PictureDigitally remastered and featuring all new digital effects (where have we heard that before), the image is very good indeed. The 2.35:1 anamorphic transfer is clean from dirt or speckles and only the slightest amount of grain is seen, mainly during the pure white scenes. The image is sharp and contains copious amounts of fine detail in the large sets and close ups. Flesh tones are natural (lots of bald heads) and compression artefacts are almost non-existent. Edge enhancement can be seen here and there, but it is light enough to go unnoticed by most. Overall the print has that blockbuster sheen to it and looks extremely good for its age.
SoundThe soundtrack, remixed in Dolby Digital 5.1 is not quite as effective as the print transfer. The new mix is certainly more dynamic than I remember it from previous viewings of the movie, creating a wide front soundstage. Effects, including Walter Murch's sound montages are handled as well as can be expected, only now and again sounding a little harsh. Dialogue on the other hand has a metallic tone which would appear to be a flaw from the original recordings, this sometimes makes dialogue a little difficult to follow and voices don't have a great deal of dynamic punch. Saying all that, for a 30 year old vintage, the remix works as well as can be expected.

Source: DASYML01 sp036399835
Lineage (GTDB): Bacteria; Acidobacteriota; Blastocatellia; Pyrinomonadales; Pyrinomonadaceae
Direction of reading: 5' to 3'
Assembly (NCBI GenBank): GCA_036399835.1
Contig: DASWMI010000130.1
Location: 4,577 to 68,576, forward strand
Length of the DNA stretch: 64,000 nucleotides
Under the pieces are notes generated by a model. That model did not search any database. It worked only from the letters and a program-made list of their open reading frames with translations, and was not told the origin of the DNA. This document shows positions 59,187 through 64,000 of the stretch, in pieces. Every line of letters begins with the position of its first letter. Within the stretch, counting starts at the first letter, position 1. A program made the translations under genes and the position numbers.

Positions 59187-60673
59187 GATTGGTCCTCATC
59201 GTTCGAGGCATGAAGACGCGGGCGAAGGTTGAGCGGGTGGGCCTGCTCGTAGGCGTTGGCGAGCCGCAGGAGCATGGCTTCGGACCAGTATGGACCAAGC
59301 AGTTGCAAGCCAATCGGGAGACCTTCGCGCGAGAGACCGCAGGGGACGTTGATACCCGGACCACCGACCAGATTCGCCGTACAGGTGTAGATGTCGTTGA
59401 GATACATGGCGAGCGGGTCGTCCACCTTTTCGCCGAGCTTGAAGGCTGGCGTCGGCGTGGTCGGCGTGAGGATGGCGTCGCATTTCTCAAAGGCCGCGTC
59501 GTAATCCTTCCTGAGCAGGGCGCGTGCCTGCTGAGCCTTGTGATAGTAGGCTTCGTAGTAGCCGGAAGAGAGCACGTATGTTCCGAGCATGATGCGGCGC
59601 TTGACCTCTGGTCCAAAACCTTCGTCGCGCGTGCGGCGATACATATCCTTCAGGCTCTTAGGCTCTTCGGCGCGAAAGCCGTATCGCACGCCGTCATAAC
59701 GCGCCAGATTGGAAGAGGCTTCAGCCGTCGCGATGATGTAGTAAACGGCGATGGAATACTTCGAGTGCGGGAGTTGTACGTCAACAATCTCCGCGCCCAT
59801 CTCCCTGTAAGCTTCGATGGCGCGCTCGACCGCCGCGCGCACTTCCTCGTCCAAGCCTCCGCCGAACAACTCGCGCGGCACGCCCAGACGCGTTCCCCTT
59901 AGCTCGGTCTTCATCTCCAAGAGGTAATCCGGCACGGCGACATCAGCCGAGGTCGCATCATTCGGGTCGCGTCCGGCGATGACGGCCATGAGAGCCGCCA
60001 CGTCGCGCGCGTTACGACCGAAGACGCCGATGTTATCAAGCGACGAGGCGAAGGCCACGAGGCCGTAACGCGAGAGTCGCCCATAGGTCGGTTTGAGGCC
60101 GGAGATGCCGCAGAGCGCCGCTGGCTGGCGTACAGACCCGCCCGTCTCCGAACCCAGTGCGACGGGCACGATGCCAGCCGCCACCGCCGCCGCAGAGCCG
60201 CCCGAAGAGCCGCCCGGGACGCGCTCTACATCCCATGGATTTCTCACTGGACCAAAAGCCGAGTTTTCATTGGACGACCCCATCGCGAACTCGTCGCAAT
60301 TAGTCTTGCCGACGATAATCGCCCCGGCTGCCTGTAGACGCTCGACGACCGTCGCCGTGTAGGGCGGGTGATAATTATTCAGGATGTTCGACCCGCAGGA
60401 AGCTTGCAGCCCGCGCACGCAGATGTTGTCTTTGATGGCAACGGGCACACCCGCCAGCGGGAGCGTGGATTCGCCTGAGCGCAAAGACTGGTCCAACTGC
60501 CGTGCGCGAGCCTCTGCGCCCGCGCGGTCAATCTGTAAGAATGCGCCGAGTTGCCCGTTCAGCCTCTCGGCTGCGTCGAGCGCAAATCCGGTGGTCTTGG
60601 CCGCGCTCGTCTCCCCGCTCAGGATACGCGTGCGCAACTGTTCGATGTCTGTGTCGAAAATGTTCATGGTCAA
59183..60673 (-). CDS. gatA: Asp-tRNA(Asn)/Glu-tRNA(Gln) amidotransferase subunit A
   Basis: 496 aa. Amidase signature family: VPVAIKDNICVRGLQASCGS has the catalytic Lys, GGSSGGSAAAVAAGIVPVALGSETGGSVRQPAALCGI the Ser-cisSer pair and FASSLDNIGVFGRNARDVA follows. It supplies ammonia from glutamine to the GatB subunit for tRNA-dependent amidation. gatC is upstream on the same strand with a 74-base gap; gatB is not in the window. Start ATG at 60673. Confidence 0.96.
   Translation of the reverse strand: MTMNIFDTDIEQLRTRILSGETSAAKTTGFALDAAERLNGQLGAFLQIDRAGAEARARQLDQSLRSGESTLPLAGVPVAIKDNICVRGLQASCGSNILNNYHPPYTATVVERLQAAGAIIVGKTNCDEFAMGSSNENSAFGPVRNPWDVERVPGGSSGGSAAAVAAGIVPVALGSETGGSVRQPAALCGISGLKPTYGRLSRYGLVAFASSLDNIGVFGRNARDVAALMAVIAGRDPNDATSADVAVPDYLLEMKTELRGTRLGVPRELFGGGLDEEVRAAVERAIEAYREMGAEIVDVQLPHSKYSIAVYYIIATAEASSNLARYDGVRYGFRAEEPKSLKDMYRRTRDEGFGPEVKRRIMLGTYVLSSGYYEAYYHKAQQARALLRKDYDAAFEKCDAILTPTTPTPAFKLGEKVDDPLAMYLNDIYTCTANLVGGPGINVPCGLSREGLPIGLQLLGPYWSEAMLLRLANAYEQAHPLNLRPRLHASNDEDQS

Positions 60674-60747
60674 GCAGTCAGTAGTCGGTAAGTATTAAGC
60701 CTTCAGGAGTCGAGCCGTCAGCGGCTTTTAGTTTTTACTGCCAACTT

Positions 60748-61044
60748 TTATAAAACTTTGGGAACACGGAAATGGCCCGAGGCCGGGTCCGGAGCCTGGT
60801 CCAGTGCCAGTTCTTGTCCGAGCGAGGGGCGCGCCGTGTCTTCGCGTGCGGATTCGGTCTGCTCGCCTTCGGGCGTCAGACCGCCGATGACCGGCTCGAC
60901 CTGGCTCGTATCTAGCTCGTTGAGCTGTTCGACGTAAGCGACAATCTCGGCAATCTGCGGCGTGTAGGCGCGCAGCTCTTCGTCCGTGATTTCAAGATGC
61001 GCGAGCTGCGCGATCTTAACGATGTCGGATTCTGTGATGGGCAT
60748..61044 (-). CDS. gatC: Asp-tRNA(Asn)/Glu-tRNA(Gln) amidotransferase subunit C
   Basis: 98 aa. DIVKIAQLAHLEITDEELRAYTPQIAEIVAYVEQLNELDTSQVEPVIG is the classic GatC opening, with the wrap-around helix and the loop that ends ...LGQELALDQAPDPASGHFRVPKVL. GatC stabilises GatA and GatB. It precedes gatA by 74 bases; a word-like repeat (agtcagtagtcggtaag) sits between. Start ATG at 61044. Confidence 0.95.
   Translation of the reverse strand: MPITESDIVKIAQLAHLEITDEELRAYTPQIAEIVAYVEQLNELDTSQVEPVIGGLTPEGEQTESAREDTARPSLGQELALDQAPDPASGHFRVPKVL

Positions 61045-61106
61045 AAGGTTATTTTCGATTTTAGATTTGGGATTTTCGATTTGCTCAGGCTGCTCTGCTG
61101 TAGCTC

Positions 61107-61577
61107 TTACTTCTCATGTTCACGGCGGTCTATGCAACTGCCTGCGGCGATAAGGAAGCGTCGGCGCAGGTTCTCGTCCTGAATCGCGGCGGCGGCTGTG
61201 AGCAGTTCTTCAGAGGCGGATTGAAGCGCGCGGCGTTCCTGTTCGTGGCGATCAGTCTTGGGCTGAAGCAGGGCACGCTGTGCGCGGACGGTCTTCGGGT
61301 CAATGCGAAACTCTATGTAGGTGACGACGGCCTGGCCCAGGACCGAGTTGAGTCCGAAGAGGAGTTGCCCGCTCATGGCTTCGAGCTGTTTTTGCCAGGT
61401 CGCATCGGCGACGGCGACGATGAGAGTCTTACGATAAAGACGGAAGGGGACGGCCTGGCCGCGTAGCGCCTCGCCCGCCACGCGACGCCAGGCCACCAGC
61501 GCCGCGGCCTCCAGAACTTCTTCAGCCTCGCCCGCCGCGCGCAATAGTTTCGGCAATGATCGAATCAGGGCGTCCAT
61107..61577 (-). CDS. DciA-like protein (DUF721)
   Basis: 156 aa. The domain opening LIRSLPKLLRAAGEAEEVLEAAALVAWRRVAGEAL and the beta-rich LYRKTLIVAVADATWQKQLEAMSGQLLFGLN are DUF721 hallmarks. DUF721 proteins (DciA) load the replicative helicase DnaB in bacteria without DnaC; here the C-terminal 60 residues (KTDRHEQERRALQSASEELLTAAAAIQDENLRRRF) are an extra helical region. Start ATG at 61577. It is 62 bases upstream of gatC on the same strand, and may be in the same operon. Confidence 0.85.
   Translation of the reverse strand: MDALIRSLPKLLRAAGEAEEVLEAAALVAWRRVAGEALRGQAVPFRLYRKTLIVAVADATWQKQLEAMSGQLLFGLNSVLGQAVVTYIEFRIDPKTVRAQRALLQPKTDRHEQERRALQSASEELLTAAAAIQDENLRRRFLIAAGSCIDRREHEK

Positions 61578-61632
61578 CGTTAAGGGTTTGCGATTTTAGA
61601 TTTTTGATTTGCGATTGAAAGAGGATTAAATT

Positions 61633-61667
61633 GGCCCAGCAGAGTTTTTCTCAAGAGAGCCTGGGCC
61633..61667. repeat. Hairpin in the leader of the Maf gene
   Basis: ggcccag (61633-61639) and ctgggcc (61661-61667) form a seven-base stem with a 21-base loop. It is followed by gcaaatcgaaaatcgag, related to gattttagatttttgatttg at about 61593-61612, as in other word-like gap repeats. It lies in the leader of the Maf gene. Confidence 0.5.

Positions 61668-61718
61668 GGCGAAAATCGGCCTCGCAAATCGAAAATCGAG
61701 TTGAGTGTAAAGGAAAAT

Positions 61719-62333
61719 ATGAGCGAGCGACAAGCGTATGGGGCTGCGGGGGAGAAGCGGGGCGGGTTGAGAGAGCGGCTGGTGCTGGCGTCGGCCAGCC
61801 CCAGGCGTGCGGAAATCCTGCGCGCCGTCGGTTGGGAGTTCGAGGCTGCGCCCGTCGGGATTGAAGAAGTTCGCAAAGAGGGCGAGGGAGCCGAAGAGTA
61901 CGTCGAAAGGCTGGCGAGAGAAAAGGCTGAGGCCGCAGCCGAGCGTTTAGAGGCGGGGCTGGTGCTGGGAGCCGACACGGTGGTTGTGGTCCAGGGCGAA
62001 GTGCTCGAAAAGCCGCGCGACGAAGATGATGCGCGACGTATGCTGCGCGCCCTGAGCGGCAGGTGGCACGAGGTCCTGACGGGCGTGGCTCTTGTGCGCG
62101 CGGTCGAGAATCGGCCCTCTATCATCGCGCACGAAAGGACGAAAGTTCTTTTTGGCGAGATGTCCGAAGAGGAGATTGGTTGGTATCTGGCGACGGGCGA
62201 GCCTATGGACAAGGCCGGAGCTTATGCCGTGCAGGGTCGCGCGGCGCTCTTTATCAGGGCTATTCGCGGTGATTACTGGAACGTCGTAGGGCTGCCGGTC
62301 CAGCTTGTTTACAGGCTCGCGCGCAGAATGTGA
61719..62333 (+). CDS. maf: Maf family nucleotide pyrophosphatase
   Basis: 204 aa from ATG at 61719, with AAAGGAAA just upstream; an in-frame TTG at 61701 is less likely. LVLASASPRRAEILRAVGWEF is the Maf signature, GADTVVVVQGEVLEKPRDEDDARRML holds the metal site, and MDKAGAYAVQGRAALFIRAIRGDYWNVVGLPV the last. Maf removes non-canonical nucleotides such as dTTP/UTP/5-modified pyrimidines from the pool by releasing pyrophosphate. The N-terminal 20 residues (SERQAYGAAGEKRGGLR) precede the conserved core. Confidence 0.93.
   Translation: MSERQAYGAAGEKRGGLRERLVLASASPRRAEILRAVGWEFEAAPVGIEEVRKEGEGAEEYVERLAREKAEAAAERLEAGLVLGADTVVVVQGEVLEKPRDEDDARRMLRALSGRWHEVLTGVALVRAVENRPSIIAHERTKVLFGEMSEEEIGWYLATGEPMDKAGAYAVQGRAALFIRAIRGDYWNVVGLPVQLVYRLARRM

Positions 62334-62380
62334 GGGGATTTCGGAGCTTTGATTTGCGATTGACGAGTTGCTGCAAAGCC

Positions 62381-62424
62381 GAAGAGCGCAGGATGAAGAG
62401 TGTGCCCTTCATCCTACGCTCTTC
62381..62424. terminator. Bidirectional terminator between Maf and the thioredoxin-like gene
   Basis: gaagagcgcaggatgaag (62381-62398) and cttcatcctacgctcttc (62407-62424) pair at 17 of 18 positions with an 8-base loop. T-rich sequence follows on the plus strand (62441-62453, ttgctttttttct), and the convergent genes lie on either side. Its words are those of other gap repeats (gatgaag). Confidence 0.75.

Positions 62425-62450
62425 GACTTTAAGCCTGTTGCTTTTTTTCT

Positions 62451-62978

ExtrasIf you managed to pick up the Star Wars Trilogy Boxset, you will have an idea of the quality of extras on offer here. On disc one we have a feature length commentary track with Lucas and Murch which adds a great insight into film and filmmaking. Also included on the first disc is a feature to watch the movie and press the remote at given times to hear what Murch did to create the sound effects. The final extra here is a sound effects only soundtrack.
Moving onto Disc two we start with a Documentary on the early years of American Zoetrope, the company founded by Francis Ford Coppola with the help of Lucas and other pioneering Hollywood outcasts. The production of this feature is first class and a real history lesson into the time period and what started the future revolution of film making outside the Hollywood system, most notably Lucasfilm. Next up is a detailed look at the making of THX 1138 with interviews from cast and crew, along with other Lucas associates. The Bald featurette is poor quality video footage of a young Coppola interviewing an even younger Lucas about the movie. The original Student Film running at 17 minutes is also presented on the disc and is certainly interesting viewing. Rounding off disc two are a selection of trailers for the movie.
VerdictA Classic? Maybe, maybe not. THX 1138 is however Lucas's first feature length movie which started the independent system in Hollywood today. The movie has its moments and visually is quite stunning. The story however fails to keep the pace moving faster than a crawl and some may get bored very easily. Give it a try, you may just love it.
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